In the August of 1811 Cumberland was placed under the command of Captain Otway. Defects were made good at Woolwich between the October and December of 1811 when she came under Captain Thomas Baker until 1815. During this period she served first in the North sea, and then removed to North America in the November of 1812.
    On her return to Chatham further repairs were carried out from the February to the April of 1814. She the left for the East Indies and remained there until 1815.

    On her return she was laid up at Chatham and then fitted as a convict ship between the October of 1829 and the March of 1830.

    Fate.

    Renamed Fortitude on the 15th of November1833, she was fitted as a coal depot at Chatham, which duty she carried out between the September of 1845 and the August of 1848.
    She was eventually sold out of the service to H Castle and Son for £2,020, to be broken up at Charlton in the February of 1870.
    Attached Images Attached Images   
    The Business of the commander-in-chief is first to bring an enemy fleet to battle on the most advantageous terms to himself, (I mean that of laying his ships close on board the enemy, as expeditiously as possible); and secondly to continue them there until the business is decided.

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    HMS Warspite (1807)


    Warspite (1807)

    HMS Warspite was a Colossus Class, 74-gun third rate ship of the line, ordered on the 23rd of November 1797. She was designed by Sir John Henslow as one of the large class 74s, and was the second, and last, ship of a class of two, the other being Colossus as the named ship of the class. As a large '74', she carried 24-pdrs on her upper gun deck instead of the 18-pdrs found on the middling and common class 74s. Laid down on the 3rd of December, 1805, she was built by Robert Steppings at Chatham Dockyard. After a long delay due to the shortage of timber, Warspite was eventually launched on the 16th of November, 1807.




    The Warspite returning to Spithead from her voyage round the World, 28 July 1827

    HISTORY
    GREAT BRITAIN
    Name: HMS Warspite
    Ordered: 13 January 1798
    Builder: Chatham Dockyard
    Laid down: 3 December 1805
    Launched: 16 November 1807
    Decommissioned: 1815
    Notes: original construction cost £59,725
    Recommissioned: As a 76-gun ship, 1817
    Recommissioned: As a 50-gun frigate, 1840
    Decommissioned: 1846
    Reclassified: Boys' training ship, 1862
    Fate: Burnt, 3 January 1876

    General characteristics

    As built
    Class and type: 74-gun third-rate ship of the line
    Tons burthen: 1890 bm
    Length: 179 ft 10 in (54.8 m) (gundeck)
    Beam: 49 ft (14.9 m)
    Draught: Underside of keel to uppermost point of taffrail 16.5m
    Depth of hold: 21 ft (6.4 m)
    Sail plan: Full-rigged ship
    Complement: 600
    Armament:
    • 74 guns:
    • Gundeck: 28 × 32-pdr guns
    • Upper gundeck: 30 × 24-pdr guns
    • Quarterdeck: 12 × 9-pdr guns
    • Forecastle: 4 × 9-pdr guns
    Notes: One of the earliest to be refitted with diagonal framing trusses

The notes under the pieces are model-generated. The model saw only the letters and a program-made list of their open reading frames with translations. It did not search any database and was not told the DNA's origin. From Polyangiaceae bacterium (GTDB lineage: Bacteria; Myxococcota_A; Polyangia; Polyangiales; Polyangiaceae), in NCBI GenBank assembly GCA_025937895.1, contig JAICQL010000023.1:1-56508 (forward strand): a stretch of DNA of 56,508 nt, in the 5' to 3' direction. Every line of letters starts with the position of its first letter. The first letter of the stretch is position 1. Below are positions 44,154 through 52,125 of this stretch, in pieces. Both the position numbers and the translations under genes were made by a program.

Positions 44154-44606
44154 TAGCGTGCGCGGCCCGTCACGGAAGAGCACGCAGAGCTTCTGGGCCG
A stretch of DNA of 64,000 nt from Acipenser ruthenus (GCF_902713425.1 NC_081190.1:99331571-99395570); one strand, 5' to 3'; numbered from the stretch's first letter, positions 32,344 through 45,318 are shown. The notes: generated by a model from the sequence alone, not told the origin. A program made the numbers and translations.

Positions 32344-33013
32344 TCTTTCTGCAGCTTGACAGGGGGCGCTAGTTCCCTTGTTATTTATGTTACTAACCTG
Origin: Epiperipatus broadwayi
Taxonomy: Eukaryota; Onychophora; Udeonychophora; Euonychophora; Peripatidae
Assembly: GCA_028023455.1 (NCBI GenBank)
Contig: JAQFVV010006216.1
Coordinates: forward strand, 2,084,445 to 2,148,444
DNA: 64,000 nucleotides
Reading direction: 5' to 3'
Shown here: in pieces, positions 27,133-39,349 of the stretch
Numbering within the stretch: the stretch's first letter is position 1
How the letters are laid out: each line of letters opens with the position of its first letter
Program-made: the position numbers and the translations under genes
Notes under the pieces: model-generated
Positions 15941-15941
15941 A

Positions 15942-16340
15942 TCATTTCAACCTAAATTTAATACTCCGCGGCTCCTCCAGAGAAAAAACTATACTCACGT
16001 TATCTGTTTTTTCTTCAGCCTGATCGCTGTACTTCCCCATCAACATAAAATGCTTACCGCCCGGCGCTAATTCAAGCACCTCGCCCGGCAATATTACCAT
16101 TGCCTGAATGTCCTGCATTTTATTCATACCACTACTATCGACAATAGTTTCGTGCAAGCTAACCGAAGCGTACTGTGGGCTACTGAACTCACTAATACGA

General characteristics

    1840 razee
    Class and type: 50-gun frigate
    Length: 179 ft 10 in (54.8 m) (gundeck)
    Beam: 49 ft (14.9 m)
    Depth of hold: 13 ft 10 in (4.2 m)
    Sail plan: Full-rigged ship
    Complement: 475
    Armament:
    • 50 guns:
    • Upperdeck: 28 × 32-pdr guns
    • Quarterdeck: 16 × 32-pdr guns
    • Forecastle: 6 × 32-pdr guns

    Service.

    Napoleonic Wars.

    HMS Warspite was commissioned in the March of 1808 under Captain Henry Blackwood who held the post until 1813, Warspite spent the three years between 1807 and 1810 playing a supporting role in the Peninsular War, although she temporarily came under the captaincy of William Bowles in the Spring of 1809 off Cherbourg. On the 2nd of November of that same year she was also temporally under Captain Henry E R Baker whilst in the Med from 1810 to 1812 where she took part in the long blockade of Toulon in 1810 until she returned to Chatham to make repairs from the June until the August of that year. In 1813 she was serving in the Channel Fleet protecting British trade while intercepting French and American ships. During early 1813 Warspite took a couple of lucrative ‘prizes’ including a US schooner bound for Philadelphia ‘with brandy, wine, silks, etc.,’ from France. This took place on the 12th of March, the vessels in question being 4 gun US privateer William Bayard, and on the 14th the 8 gun Cannonier. On the 29th of May she also successfully intercepted the Flash.
    In the November of that same year, now under Captain Lord James O’Bryen she headed for North America carrying troops for Quebec and being the first 74-gun ship to go so far up the Saint Lawrence River,. On return to Portsmouth she was decommissioned in 1815. Warspite underwent a large repair between the January of 1816 and the May of 1818 during which process she was converted to a 76-gun ship in 1817. At the same time her stern was altered and she was given diagonal bracing on the framing introduced by Sir Robert Seppings.
    In 1825 she sailed from Portsmouth with Rear Admiral Philip Woodehouse as the new commanding officer of the West Indies station.

    During 1826-27 she circumnavigated the World under Captain William Parker, but bearing the flag of Rear-Admiral Gage, departing from Spithead for India. At Trincomalee Rear-Admiral Gage was replaced by Commodore Sir James Brisbane as the new South Atlantic (Rio de Janeiro) Station commander-in-chief. However, following Commodore Brisbane's death from a contracted tropical disease, Captain Richard Saunders Dundas of the accompanying 6th rate Survey ship HMS Volage took command for the rest of the voyage which saw Warspite as the first ship of the line to visit Port Jackson in the colony of New South Wales in Australia.